Russian president sees “no need” for reciprocal response to the alliance’s training flights
Russian President Vladimir Putin told his Belarusian counterpart Alexander Lukashenko, on Saturday, that he doesn’t support the latter’s suggestion of offering “a mirror response” to NATO aircraft training flights.
During their meeting, in St. Petersburg, Lukashenko shared his concern over US and NATO aircraft “that are training to carry nuclear warheads and nuclear charges.” He asked his Russian colleague “to consider mirroring the answer to these things,” or at least to help Minsk to upgrade its planes.
Putin responded to the proposal by saying that while “there is no need” for reciprocity, Russia and Belarus have to take measures to ensure their own security, “as well as, probably, that of other members of the Collective Security Treaty Organization.”
In this context Putin suggested the modernization of “a fairly large group” of Belarus’ SU-25 aircraft in Russia and to start training of flight personnel. He also pledged that “within the next few months” Russia will send its ally Iskander-M tactical missile systems, which can use both ballistic and cruise missiles “in both usual and nuclear versions.”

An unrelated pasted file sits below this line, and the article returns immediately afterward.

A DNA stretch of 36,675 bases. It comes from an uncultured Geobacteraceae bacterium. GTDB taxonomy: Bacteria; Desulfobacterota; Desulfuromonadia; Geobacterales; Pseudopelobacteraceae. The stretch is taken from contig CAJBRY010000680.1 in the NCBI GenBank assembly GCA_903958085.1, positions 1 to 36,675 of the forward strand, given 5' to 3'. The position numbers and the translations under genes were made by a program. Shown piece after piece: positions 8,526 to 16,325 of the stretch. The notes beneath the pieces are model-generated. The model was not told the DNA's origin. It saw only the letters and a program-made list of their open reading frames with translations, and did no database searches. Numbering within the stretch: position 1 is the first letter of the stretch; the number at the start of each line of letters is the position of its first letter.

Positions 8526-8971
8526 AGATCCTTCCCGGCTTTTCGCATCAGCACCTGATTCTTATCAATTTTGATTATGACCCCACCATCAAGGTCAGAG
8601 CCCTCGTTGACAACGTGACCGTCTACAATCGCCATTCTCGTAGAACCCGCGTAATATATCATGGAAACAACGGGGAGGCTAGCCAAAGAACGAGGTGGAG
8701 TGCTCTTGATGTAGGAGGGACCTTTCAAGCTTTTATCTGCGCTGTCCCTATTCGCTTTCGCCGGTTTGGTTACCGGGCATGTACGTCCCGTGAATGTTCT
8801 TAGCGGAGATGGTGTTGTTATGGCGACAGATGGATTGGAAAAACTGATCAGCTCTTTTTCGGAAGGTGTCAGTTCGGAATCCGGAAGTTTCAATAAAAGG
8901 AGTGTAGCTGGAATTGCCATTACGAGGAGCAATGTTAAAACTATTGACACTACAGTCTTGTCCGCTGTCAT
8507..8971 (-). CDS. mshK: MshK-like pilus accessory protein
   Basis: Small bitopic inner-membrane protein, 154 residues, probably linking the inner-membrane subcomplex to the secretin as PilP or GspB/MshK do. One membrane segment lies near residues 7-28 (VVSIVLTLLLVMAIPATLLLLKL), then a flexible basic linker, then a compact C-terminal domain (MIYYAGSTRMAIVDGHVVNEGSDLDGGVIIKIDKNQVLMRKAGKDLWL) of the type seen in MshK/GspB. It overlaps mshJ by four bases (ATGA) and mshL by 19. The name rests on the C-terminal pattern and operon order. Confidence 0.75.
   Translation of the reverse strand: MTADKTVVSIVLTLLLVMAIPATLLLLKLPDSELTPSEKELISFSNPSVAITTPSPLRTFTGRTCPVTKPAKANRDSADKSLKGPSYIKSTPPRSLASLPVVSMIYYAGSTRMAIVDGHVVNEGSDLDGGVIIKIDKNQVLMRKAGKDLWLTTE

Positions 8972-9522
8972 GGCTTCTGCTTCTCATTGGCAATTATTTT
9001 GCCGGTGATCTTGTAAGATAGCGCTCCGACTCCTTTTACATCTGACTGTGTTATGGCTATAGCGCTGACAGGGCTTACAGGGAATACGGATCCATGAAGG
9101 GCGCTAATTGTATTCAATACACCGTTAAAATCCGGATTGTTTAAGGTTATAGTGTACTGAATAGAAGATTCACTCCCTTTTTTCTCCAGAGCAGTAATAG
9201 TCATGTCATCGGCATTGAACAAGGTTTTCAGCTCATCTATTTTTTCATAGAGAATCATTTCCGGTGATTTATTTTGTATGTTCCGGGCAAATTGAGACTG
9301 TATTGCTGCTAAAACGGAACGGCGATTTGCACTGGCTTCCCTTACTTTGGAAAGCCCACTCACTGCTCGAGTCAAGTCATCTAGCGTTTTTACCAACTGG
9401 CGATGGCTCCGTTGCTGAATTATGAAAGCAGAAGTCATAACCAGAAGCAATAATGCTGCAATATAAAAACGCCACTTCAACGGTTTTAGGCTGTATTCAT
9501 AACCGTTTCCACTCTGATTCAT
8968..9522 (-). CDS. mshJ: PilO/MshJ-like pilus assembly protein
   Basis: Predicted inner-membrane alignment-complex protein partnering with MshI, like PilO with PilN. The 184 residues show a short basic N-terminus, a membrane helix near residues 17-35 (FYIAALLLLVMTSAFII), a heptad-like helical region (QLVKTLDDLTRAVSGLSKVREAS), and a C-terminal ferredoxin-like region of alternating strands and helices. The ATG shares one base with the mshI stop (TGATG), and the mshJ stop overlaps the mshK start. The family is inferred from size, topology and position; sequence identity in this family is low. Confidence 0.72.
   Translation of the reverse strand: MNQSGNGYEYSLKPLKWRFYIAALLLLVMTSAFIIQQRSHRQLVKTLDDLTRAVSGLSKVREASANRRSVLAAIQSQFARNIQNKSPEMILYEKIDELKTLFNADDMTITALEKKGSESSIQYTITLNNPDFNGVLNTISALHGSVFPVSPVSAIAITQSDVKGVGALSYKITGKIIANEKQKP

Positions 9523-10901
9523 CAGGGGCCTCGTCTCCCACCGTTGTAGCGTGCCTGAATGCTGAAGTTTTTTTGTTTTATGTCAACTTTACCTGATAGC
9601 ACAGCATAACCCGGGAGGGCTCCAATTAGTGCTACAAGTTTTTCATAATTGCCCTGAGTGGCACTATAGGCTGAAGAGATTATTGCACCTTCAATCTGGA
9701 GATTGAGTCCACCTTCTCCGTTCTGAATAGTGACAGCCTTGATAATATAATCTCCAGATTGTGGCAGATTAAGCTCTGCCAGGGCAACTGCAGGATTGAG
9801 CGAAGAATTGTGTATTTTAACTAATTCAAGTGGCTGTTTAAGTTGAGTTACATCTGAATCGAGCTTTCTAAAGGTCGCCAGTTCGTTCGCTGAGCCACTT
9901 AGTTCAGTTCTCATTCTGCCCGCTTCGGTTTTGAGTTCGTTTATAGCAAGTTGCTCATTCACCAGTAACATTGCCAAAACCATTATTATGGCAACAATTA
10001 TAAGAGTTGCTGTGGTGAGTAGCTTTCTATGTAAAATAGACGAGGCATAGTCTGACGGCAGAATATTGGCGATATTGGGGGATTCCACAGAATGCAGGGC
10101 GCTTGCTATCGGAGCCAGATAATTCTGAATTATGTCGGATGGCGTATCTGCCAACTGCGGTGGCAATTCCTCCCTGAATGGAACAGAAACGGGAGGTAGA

Both proposals were welcomed by Lukashenko.
During the meeting Putin also updated his counterpart on NATO’s capabilities. He claimed that “Americans have 200 nuclear tactical munitions in six European member countries of the North Atlantic bloc,” with 257 aircraft, “not only American ones,” prepared for their possible use.
The meeting came on the day when Ukrainian intelligence accused Moscow of attempts to “drag” Belarus into its military action against Kiev. The Chief Directorate of Intelligence of the Ukrainian Defense Ministry claimed that early on Saturday morning, Chernigov, Kiev and Sumy regions suffered “a massive missile shelling” by rockets fired from the city of Petrikov, Belarus, approximately 50-to-60km from the Ukrainian border.
It also added that on Friday, “Russian sabotage groups” arrived in the city of Mozyr in Belarus with the intention of blowing up local residential buildings, schools and hospitals in order to blame Ukraine for it.
Putin and Lukashenko did not comment on these allegations.